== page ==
BLACKSBURG, Va. - It's no secret that it has a been difficult season this year for Maryland's football team and for Terps fourth-year coach Ralph Friedgen.
The Terps have struggled with inexperience, struggled with injuries and struggled with their own self-confidence.
But even with all that in mind, even with the coach begging for patience from fans for much of the season, it was still hard to imagine things ever getting as ugly as they did last night at Lane Stadium.
No. 15 Virginia Tech didn't just beat Maryland, 55-6, - ending the Terps' bowl hopes in front of 65,115 fans. In many ways, the Hokies demoralized the Terps, pushing them around and bullying them for three quarters before finally calling off the dogs.
Maryland (4-6, 2-5 Atlantic Coast Conference) turned the ball over five times, including three interceptions by quarterback Joel Statham, and went into the locker room trailing 41-3 at halftime.
"I knew we were going to struggle this year, but I was hoping we would be able to get to a bowl," Friedgen said. "I don't know if frustrated is the right word. Disappointed, maybe. I've got to start looking at myself and what I'm doing. Obviously, I'm not reaching these kids."
The 49-point margin of defeat was the worst loss of Friedgen's head coaching career, and the worst loss for Maryland since falling to Florida State, 59-7, in 2000.
"I can tell you what, I'm not very good at this," Friedgen said. "You won't see me around here a whole lot if we start doing this a whole lot. They won't have to fire me. I'll quit."
Friedgen was so upset at the way the Terps were playing that he cursed on live television during a halftime interview with an ESPN reporter. The network apologized for Friedgen's language, and Friedgen apologized after the game.
"I really wasn't aware that I did that," Friedgen said. "I was distraught after the first half. That's not an excuse. That's not acceptable, and I apologize. I really don't even remember doing it."
It was an emotional game for both coaches, who have been close friends for years. Hokies coach Frank Beamer found out early yesterday morning that his mother, Herma, died in her sleep at age 86, but at his mother's request, Beamer decided to stay with his team. The Virginia Tech players put stickers with the letter "H" on their helmets for the game, and told Beamer they were giving his mother a game ball from the victory.
"It's not easy to face these things, and you don't want to," Beamer said. "When I left, she told my brothers and sisters, if anything happened to her, that I should coach. ... That kind of tells you about my mom. She wanted me right here and to make sure we won. She's a tough lady, a good lady."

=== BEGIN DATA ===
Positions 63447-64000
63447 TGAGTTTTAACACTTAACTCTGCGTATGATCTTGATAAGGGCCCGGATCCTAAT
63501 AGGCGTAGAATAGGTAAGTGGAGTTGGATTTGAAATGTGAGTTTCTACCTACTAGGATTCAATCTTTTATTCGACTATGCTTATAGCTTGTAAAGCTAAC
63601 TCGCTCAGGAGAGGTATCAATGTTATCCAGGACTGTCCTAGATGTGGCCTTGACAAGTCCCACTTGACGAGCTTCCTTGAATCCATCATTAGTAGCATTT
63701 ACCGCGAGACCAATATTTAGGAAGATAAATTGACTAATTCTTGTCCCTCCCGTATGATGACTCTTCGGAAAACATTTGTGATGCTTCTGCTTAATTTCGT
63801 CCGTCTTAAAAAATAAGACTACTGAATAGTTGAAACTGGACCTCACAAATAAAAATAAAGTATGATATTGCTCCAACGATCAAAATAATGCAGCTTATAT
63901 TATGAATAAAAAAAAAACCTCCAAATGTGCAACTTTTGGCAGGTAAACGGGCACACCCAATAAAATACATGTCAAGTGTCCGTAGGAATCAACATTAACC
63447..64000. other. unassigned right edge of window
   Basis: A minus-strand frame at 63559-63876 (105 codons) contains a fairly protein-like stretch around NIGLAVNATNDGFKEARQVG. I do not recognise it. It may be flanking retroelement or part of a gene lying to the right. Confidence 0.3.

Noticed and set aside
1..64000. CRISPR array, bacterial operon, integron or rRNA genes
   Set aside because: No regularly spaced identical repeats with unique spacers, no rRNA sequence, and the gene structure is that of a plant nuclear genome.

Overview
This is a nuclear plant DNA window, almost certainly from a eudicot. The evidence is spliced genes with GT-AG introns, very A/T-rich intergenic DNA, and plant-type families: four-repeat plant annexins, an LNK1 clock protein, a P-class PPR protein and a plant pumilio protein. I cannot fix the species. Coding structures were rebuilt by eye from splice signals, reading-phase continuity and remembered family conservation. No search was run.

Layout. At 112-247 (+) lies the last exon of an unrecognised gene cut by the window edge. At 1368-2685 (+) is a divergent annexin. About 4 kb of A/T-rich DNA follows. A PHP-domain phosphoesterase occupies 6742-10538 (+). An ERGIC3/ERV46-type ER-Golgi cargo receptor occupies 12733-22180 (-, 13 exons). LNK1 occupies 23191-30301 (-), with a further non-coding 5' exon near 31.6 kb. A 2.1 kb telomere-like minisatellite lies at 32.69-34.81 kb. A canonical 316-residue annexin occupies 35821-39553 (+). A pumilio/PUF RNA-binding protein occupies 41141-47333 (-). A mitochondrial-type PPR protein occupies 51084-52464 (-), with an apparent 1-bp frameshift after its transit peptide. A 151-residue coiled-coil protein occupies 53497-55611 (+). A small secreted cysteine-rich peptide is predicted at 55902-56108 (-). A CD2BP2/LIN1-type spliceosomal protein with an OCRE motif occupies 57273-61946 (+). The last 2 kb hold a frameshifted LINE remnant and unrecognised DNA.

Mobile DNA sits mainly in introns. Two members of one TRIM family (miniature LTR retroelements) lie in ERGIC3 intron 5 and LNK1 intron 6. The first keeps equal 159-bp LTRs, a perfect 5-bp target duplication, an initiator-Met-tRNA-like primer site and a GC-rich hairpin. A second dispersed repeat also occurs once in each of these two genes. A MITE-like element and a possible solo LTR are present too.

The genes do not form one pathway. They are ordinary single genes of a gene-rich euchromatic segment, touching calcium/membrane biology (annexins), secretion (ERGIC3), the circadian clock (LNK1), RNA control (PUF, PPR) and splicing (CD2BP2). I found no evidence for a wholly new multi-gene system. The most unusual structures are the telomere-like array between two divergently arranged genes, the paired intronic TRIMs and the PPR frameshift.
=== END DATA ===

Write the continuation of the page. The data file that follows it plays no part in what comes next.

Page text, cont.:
Things couldn't have gone any worse for Maryland in the first quarter, or any better for Virginia Tech (8-2, 5-1), as the Terps fell behind 14-0 just four minutes into the game.
On the Terps' first possession, Statham threw three passes: The first two were nearly intercepted, and the third went right into the arms of the Hokies' James Griffin, who returned the ball to the Maryland 29.
Virginia Tech gave Mike Imoh the ball five straight times, starting with a 21-yard run and ending with a 1-yard leap into the end zone on fourth down that gave the Hokies a 7-0 lead.
"I know from the start, we jumped on them pretty good," said Hokies quarterback Bryan Randall. "They were kind of on their heels. We got the momentum and stayed with it the whole game."
Just 54 seconds after Imoh's touchdown, it was 14-0 thanks to another Maryland turnover. Statham completed a short pass to Derrick Fenner at the 17-yard line, but as the wide receiver tried to make a move, he was stripped by Hokies linebacker James Anderson. Mikal Baaqee recovered, and Imoh later scored on a 6-yard run.
Imoh left the game at that point with a pulled left hamstring, but it hardly mattered. After a Maryland field goal, Randall watched tight end Jeff King get behind Maryland's defense, and the quarterback hit him for a 35-yard touchdown to make it 21-3.
Statham's nightmarish first half continued on the next drive with another interception, this one by Xavier Adibi, and running back Justin Hamilton made it 28-3 with a 5-yard run.
Friedgen had seen enough of Statham at that point, replacing him with Jordan Steffy, who was just 3-for-6 for 18 yards. Just before halftime, Steffy was intercepted by Anderson, and then was knocked out of the game when he tried to make a tackle on the interception return. Steffy was taken to a local hospital with what appeared to be a concussion, but Maryland didn't release any information.
It capped a forgettable night for the Terps, who will finish the season with a losing record for the first time since 2000 regardless of what happens next week against Wake Forest.
"We turned the ball over way too many times, and you can't do that against a good Virginia Tech team," Friedgen said.
Next for Maryland
Matchup: Wake Forest (4-5, 1-5) vs. Maryland (4-6, 2-5)
Site: Byrd Stadium, College Park
When: Nov. 27, noon
TV/Radio: ESPN/WBAL (1090 AM)
Tomorrow: Wake Forest plays at Miami